The CARES Act Overview
The Coronavirus Aid, Relief, and Economic Security (“CARES”) Act was signed into law on March 27, 2020. The CARES Act is comprehensive legislation intended to provide emergency assistance for individuals, families and businesses affected by the 2020 coronavirus pandemic.
The Act will affect individuals in a variety of ways, depending on their unique circumstances. This post is intended to address questions related to how the rebate or stimulus payments may generally affect individuals who are divorcing, divorced, or separated. As always, we recommend that you seek advice from a tax professional, financial advisor, or a licensed family law attorney if you have specific questions.
Recovery Rebates for Individuals, a/k/a Stimulus Payments
In the coming weeks, many people will be receiving a “recovery rebate” from the U.S. Government. The rebate is better known currently as a “stimulus payment” or “stimulus check.” According to the Act, the payment is based upon your adjusted gross income or “AGI” as claimed in your 2019 tax return; however, if you have not filed your 2019 return, the IRS can also look to your 2018 tax return. In order to receive a stimulus payment, you must have filed a 2018 or 2019 tax return. If you did not file a tax return in 2018 or 2019 because you did not earn any income or were receiving federal benefits, you may still be eligible for the stimulus payment. For instance, the IRS may also look to information provided on your “Social Security Benefit Statement”, or “Social Security Equivalent Benefit Statement”.
Your AGI is readily ascertainable by reviewing your federal tax return. Here is a general overview of the rebate amounts:
- Individuals Earning $75,000 (Or Less) AGI = $1,200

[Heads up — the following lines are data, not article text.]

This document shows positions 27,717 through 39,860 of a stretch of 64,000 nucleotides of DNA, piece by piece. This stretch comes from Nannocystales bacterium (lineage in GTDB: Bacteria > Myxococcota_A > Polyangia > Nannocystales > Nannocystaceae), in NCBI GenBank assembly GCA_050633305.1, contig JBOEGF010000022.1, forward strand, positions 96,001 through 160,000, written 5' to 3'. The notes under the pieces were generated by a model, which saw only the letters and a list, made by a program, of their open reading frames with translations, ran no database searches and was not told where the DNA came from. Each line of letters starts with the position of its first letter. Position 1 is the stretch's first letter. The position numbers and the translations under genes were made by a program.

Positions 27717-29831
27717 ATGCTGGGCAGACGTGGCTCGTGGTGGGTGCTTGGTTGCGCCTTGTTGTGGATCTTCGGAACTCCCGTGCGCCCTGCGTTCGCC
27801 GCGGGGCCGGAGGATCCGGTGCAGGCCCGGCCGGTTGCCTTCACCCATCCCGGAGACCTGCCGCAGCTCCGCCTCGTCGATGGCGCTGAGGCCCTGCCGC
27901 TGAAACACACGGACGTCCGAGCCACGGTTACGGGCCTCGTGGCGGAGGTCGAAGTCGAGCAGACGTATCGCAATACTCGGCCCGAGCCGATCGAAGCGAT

- Individuals (Filing Head of Household) Earning $112,500 (Or Less) = $1,200
- Individuals (Married Filing Jointly) Earning Less than $150,000 AGI = $2,400
Reduced Rebate Amounts – Limitation Based on Income:
- Individuals Earning More than $75,000 But Less than $99,000 = Between $0 and $1,200
- Individuals (Filing Head of Household) Earning More than $112,500, but less than $136,500 = Between $0 and $1,200
- Individuals (Married Filing Jointly) Earning More than $150,000, but less than $198,000 = Between $0 and $2,400
Further, the payment amounts listed above are increased by $500 per qualifying child, regardless of the number of children you have. We understand that if your income is too high to be eligible to receive the stimulus payment, you will also not receive the $500 credit.
FAQ: CARES Act & Family Law
In the case of separated or divorced parents, which parent will receive the $500.00 payment per qualifying child?
According to the Act, payments will automatically be made electronically to an account in which the tax payer provided to the IRS for purposes of receiving his or her tax refund. Alternatively, the payment will be mailed to the taxpayer’s last reported address on his or her 2018 or 2019 income tax return. As such, we anticipate that the parent who claimed the child or children on the 2019 return will receive the $500 payment(s). If neither party has filed their 2019 return, we anticipate that the parent who claimed the child or children on the 2018 return will receive the $500 payment(s).